Why Obama's $90 Billion Bank Tax Is Fair Play
The banks, of course, say "no fair." But I disagree. Despite wriggling in front of Congress yesterday, Wall Street is the primary culprit for the financial crisis and should pick up these losses -- especially AIG's. That's because many Wall Street banks got a back door bailout through AIG when the government made good on the credit default swap payments AIG owed the banks but couldn't pay on.
When the Securitization Factory Broke Down
Although we don't have a compete explanation of what caused the financial crisis, we know that its core problem was securitization -- bundling loans into securities based on those loans' cash flow and selling the securities to investors.
Wall Street built and operated this securitization factory. And when it ran out of the original raw material it was using -- mortgages from people who had a good chance of repaying -- it started pushing mortgages onto people who had no chance of repaying. Then Wall Street borrowed around $30 for every $1 of capital used to fuel this factory. When those loans indeed weren't repaid, the securities became toxic. And we all know what happened next.
The cost of securitization gone toxic is staggering: $30 trillion in 2008 global stock market losses, record foreclosures of 2.8 million in 2009, 27 million people underemployed, 10% unemployment, a government bailout that could hit $23.7 trillion, and the public's indignation at watching the very bankers who caused all this pain pay themselves record bonuses just a year later.
Expect a Mighty Struggle
The White House proposal would seek to discourage the kind of risk-taking that started this mess and reduce bonuses by taxing the riskiest assets on Wall Street balance sheets. Specifically, The New York Times reports that the IRS would collect the tax -- about $1.5 million for every $1 billion in bank assets subject to the fee -- from about 50 firms including AIG -- although it has clearly not repaid enough. Among the institutions subject to the levy are Goldman Sachs (GS), JPMorgan Chase (JPM), General Electric's (GE) GE Capital unit, HSBC, Deutsche Bank, Morgan Stanley (MS), Citigroup (C) and Bank of America (BAC).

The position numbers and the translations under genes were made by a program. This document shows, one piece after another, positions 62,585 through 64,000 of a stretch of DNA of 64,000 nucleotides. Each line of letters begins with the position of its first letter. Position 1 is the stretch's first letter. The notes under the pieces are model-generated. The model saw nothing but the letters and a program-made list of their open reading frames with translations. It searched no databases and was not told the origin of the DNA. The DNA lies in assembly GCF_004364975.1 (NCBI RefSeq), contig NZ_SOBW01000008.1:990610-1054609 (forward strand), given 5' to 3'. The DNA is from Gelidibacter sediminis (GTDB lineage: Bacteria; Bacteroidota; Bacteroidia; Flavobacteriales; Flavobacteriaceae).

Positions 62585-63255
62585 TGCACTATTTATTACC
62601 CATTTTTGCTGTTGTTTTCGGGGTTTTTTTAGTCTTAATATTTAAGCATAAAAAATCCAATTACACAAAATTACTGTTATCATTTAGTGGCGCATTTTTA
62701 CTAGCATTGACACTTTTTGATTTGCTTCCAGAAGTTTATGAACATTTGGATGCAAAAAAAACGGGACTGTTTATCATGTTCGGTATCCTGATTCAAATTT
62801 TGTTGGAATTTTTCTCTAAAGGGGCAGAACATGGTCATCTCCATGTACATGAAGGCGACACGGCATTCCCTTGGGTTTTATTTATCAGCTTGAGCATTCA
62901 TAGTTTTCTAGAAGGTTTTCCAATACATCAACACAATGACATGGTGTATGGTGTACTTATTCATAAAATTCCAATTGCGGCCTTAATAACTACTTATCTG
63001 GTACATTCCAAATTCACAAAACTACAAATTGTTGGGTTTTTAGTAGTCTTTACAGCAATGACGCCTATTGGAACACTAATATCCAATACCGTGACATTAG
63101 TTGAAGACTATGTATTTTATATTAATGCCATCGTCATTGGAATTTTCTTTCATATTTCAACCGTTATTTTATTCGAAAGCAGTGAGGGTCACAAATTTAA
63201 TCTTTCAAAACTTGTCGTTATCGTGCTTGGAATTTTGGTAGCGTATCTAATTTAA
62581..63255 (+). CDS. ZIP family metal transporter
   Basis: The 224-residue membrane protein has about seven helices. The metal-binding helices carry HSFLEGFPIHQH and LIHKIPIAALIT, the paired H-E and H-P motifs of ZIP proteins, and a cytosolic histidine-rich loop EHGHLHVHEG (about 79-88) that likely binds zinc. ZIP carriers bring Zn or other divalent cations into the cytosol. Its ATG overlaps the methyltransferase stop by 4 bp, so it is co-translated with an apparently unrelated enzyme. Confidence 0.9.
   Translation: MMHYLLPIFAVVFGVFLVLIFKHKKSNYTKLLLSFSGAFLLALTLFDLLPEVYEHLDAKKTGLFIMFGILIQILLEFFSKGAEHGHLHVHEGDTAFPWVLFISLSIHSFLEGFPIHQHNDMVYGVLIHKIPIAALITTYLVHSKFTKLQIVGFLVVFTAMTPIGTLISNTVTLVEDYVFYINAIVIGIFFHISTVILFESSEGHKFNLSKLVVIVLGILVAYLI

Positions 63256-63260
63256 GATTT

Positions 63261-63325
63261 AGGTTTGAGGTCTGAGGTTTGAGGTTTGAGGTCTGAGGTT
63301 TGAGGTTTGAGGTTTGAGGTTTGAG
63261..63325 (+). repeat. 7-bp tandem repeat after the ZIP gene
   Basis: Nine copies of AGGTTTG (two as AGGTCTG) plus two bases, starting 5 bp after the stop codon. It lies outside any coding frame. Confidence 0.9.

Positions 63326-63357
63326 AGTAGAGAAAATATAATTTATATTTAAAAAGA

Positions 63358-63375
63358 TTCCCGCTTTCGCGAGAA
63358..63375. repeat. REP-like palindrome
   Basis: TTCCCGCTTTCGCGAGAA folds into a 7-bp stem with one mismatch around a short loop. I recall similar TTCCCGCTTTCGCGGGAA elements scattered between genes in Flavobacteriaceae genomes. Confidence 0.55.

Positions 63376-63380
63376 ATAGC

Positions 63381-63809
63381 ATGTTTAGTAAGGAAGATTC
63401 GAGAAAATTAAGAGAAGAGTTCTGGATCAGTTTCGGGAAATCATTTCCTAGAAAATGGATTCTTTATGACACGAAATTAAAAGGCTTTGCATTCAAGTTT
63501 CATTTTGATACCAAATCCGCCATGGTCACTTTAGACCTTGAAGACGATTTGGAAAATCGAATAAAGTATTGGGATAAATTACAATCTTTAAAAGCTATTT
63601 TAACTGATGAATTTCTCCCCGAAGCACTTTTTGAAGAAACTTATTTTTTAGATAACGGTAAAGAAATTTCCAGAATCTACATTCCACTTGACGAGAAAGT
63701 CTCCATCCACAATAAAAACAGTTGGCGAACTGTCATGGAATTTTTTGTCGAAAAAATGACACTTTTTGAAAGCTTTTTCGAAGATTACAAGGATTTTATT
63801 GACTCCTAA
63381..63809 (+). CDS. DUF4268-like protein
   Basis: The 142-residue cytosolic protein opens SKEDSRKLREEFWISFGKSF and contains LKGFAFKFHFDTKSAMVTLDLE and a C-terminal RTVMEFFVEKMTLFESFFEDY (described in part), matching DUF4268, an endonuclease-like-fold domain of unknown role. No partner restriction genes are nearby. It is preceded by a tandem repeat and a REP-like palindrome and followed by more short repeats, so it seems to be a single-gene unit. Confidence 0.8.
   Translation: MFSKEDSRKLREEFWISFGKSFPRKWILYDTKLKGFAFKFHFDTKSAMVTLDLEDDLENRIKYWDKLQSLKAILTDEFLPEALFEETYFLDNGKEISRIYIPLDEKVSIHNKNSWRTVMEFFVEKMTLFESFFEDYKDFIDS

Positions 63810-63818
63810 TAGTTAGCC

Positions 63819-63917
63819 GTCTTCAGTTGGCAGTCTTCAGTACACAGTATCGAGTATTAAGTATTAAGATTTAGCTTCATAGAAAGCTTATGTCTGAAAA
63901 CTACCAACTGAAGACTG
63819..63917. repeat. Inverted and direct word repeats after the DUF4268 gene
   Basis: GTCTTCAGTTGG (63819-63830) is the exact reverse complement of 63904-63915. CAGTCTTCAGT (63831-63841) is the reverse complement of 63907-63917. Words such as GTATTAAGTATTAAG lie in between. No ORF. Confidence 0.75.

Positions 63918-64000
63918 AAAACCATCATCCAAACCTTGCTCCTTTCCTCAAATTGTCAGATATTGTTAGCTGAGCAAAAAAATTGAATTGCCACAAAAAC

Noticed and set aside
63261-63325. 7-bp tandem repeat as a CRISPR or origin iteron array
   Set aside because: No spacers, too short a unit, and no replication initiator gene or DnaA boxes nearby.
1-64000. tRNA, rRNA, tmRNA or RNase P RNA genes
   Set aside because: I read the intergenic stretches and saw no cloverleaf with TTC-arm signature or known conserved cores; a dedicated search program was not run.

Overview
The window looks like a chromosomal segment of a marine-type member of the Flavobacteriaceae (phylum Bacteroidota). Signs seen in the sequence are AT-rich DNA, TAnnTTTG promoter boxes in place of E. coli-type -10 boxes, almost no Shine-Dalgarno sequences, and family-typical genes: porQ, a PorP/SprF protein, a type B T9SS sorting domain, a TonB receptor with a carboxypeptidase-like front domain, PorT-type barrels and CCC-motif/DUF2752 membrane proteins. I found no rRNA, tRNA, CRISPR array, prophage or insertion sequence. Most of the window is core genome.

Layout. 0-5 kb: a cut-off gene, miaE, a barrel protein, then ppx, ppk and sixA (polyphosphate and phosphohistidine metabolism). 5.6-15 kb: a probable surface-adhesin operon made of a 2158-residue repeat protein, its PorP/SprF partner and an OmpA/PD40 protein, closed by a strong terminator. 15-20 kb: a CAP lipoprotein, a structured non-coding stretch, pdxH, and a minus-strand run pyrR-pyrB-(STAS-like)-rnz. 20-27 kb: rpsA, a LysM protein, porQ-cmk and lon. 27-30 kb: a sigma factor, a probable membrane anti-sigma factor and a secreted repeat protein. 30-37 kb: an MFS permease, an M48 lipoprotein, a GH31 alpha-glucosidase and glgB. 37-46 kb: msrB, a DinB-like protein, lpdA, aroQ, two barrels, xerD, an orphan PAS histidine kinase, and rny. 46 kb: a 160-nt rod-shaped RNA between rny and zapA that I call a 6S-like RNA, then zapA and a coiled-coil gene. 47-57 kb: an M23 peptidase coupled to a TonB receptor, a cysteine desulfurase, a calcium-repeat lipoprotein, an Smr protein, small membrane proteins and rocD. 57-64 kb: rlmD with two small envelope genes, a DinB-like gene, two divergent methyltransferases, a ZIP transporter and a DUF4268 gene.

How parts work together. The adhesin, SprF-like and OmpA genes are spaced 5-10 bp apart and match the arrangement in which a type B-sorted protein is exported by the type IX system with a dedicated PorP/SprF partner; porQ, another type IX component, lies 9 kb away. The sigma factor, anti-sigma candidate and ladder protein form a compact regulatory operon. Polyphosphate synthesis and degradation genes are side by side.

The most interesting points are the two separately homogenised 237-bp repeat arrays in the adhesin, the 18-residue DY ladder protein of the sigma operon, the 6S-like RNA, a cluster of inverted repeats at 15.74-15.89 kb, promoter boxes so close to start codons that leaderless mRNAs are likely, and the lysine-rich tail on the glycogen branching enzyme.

The tax would apply to risky assets -- excluding capital such as common and preferred stock, disclosed reserves and retained earnings. Also exempt are a bank's insured deposits because banks already pay the FDIC a fee for those.
Banks are going to struggle mightily to avoid paying this tax. If it goes into law as a tax on risky assets, then they'll try to find a way to keep doing the risky business that uses those assets without subjecting them to the tax. If the banks can't hide from the tax, they'll find a way to pass it on to customers through higher fees. If that happens, the effort to channel anger at Wall Street for constructive purposes will only incite more public rage. But if TARP's losses are recouped through smaller bonuses to Wall Street bankers, the public will sense justice has been done.
Still, it seems safe to say that the last thing the banks will do is what's just -- to pay that tax by paying themselves smaller bonuses. In the stand-off between the Commander-in-Chief and Wall Street, it's hard to see that taxpayers won't end up paying the bill.
Peter Cohan owns shares in AIG, Citigroup, and GE and has no financial interest in the other securities mentioned.
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